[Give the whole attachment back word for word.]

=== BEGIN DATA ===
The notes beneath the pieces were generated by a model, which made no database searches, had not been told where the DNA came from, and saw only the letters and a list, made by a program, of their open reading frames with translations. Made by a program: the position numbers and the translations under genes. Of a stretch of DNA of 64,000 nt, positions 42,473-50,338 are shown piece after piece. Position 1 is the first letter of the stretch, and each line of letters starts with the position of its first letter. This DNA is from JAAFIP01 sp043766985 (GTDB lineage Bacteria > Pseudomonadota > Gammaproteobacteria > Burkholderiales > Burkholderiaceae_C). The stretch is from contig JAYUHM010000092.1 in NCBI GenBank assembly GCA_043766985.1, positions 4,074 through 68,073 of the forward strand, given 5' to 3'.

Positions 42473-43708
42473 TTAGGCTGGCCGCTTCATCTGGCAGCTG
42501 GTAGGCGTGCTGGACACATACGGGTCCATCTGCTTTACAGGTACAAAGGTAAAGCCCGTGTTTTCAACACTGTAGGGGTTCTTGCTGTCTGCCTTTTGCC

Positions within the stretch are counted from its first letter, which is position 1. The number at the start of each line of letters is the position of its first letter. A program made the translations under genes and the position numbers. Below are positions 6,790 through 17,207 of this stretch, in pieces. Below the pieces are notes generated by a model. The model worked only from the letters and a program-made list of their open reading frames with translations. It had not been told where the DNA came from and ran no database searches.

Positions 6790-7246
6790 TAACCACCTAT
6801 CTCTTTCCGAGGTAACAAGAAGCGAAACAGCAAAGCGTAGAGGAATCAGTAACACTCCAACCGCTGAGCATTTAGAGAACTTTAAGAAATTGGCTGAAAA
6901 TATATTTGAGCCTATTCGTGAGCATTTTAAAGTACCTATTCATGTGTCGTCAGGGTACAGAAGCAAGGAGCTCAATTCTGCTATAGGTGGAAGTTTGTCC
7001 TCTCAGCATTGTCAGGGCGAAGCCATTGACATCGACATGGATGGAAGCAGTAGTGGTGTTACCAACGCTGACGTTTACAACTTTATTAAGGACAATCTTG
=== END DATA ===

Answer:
The notes beneath the pieces were generated by a model, which made no database searches, had not been told where the DNA came from, and saw only the letters and a list, made by a program, of their open reading frames with translations. Made by a program: the position numbers and the translations under genes. Of a stretch of DNA of 64,000 nt, positions 42,473-50,338 are shown piece after piece. Position 1 is the first letter of the stretch, and each line of letters starts with the position of its first letter. This DNA is from JAAFIP01 sp043766985 (GTDB lineage Bacteria > Pseudomonadota > Gammaproteobacteria > Burkholderiales > Burkholderiaceae_C). The stretch is from contig JAYUHM010000092.1 in NCBI GenBank assembly GCA_043766985.1, positions 4,074 through 68,073 of the forward strand, given 5' to 3'.

Positions 42473-43708
42473 TTAGGCTGGCCGCTTCATCTGGCAGCTG
42501 GTAGGCGTGCTGGACACATACGGGTCCATCTGCTTTACAGGTACAAAGGTAAAGCCCGTGTTTTCAACACTGTAGGGGTTCTTGCTGTCTGCCTTTTGCC

Positions within the stretch are counted from its first letter, which is position 1. The number at the start of each line of letters is the position of its first letter. A program made the translations under genes and the position numbers. Below are positions 6,790 through 17,207 of this stretch, in pieces. Below the pieces are notes generated by a model. The model worked only from the letters and a program-made list of their open reading frames with translations. It had not been told where the DNA came from and ran no database searches.

Positions 6790-7246
6790 TAACCACCTAT
6801 CTCTTTCCGAGGTAACAAGAAGCGAAACAGCAAAGCGTAGAGGAATCAGTAACACTCCAACCGCTGAGCATTTAGAGAACTTTAAGAAATTGGCTGAAAA
6901 TATATTTGAGCCTATTCGTGAGCATTTTAAAGTACCTATTCATGTGTCGTCAGGGTACAGAAGCAAGGAGCTCAATTCTGCTATAGGTGGAAGTTTGTCC
7001 TCTCAGCATTGTCAGGGCGAAGCCATTGACATCGACATGGATGGAAGCAGTAGTGGTGTTACCAACGCTGACGTTTACAACTTTATTAAGGACAATCTTG